An Update on Diagnosis of Tracheomalacia in Children

Deborah Snijders, Angelo Barbato
European Journal of Pediatric Surgery 2015, 25 (4): 333-5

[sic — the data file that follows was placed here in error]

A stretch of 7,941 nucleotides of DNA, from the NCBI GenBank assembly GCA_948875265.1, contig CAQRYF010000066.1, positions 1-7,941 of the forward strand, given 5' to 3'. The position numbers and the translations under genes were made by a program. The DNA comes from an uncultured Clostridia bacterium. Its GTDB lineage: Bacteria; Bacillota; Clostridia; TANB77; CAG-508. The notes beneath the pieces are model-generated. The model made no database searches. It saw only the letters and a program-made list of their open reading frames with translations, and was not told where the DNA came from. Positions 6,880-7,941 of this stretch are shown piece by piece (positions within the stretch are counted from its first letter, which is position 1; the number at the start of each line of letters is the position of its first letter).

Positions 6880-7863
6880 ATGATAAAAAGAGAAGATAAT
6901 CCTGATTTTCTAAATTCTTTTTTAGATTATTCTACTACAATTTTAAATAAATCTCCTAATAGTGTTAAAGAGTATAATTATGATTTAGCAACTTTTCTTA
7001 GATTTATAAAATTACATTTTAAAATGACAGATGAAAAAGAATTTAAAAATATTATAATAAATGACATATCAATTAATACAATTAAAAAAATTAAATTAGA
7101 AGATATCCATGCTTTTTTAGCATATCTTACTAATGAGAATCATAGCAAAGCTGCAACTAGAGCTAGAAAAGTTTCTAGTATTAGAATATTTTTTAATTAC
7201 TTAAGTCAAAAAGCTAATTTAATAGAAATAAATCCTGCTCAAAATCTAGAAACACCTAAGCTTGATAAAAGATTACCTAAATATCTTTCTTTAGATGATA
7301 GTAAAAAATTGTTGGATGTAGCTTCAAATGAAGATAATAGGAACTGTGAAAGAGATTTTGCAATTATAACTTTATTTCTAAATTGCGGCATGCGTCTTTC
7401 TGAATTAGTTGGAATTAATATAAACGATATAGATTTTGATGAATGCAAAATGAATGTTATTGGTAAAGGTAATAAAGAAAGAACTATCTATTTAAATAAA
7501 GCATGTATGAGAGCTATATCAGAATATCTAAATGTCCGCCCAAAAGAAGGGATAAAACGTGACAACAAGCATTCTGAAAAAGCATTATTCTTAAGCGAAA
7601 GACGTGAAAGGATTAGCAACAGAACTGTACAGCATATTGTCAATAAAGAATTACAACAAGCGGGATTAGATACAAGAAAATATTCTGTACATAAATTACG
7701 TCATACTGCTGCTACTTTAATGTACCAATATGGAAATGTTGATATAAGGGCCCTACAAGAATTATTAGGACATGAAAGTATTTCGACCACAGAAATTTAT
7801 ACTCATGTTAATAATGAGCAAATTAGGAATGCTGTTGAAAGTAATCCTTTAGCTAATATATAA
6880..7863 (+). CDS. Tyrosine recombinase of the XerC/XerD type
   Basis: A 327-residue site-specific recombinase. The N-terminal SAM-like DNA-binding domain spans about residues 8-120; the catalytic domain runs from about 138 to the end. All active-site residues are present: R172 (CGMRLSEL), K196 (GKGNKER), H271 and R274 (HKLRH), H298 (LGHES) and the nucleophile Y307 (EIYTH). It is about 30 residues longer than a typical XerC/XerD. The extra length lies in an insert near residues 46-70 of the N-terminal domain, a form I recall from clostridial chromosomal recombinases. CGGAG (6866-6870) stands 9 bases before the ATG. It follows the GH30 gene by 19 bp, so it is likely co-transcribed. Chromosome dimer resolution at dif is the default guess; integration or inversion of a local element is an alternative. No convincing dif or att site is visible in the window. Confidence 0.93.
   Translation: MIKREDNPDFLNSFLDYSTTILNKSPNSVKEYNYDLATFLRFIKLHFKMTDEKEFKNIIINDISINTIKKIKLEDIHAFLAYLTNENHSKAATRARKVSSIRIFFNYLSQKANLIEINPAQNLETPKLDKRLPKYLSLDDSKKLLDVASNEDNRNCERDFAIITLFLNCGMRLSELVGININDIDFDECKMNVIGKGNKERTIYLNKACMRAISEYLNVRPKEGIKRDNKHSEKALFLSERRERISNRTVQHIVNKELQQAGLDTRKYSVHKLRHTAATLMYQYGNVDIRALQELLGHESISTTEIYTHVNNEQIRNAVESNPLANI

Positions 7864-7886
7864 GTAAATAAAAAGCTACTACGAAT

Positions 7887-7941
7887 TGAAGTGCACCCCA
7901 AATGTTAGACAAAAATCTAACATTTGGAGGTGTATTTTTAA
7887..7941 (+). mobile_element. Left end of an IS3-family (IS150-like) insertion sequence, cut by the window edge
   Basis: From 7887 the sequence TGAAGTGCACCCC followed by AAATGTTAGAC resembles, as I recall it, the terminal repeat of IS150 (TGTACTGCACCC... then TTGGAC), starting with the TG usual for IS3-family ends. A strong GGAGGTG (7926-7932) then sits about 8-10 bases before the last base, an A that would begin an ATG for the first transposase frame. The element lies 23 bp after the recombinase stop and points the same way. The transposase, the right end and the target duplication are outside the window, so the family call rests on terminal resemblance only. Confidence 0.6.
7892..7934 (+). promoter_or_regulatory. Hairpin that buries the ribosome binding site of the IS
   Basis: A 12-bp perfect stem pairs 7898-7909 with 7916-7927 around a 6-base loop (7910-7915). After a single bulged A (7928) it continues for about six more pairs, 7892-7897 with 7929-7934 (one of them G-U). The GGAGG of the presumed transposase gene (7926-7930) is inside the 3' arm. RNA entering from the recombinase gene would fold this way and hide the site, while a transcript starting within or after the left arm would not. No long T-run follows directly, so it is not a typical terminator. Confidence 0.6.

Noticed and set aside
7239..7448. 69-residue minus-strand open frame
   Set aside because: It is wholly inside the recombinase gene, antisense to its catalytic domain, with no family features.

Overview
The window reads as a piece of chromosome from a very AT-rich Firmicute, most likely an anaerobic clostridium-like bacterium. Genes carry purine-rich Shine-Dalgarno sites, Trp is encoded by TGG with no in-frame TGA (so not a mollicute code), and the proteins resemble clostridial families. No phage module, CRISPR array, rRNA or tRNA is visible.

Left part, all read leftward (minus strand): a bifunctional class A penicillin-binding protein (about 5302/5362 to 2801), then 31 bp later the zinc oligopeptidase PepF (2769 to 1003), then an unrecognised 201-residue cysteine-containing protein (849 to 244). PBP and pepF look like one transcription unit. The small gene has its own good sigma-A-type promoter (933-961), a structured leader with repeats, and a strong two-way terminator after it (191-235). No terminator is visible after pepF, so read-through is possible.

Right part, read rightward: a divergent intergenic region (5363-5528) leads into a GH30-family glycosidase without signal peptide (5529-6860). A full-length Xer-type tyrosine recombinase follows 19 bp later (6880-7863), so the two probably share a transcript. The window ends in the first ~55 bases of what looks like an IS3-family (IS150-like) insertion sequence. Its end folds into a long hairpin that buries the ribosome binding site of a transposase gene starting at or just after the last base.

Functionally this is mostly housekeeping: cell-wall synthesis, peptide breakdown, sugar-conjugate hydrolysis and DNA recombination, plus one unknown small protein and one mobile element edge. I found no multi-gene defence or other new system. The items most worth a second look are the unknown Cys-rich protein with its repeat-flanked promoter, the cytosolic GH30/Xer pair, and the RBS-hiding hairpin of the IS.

Congenital tracheomalacia is the most common congenital tracheal abnormality and occurs in approximately 1:2,100 children. Tracheomalacia can be isolated or associated with other airway anomalies such as laryngomalacia, bronchomalacia, and large laryngeal clefts. Also, an abnormal division of the embryonic foregut is frequently associated with congenital tracheomalacia; mostly in the form of proximal esophageal atresia with distal tracheoesophageal fistula. In such cases, the ratio between the cartilage ring and the posterior membranous wall drops from the normal ratio of 4 to 5:1 to 2 to 3:1. The diagnosis can be made upon clinical history and physical examination as well as by pulmonary function testing, computed tomography, dynamic magnetic resonance imaging, and fiberoptic bronchoscopy. Other approaches such as tracheobronchography have been used, but have not been validated for the diagnosis of tracheomalacia; fluoroscopy can be specific for diagnosing tracheomalacia, but lacks a reasonable sensitivity. Tracheomalacia is often self-limited and will resolve or become asymptomatic by the second year of life without intervention. For patients who remain symptomatic, possible treatments include pharmacotherapy, positive pressure application, and surgery.

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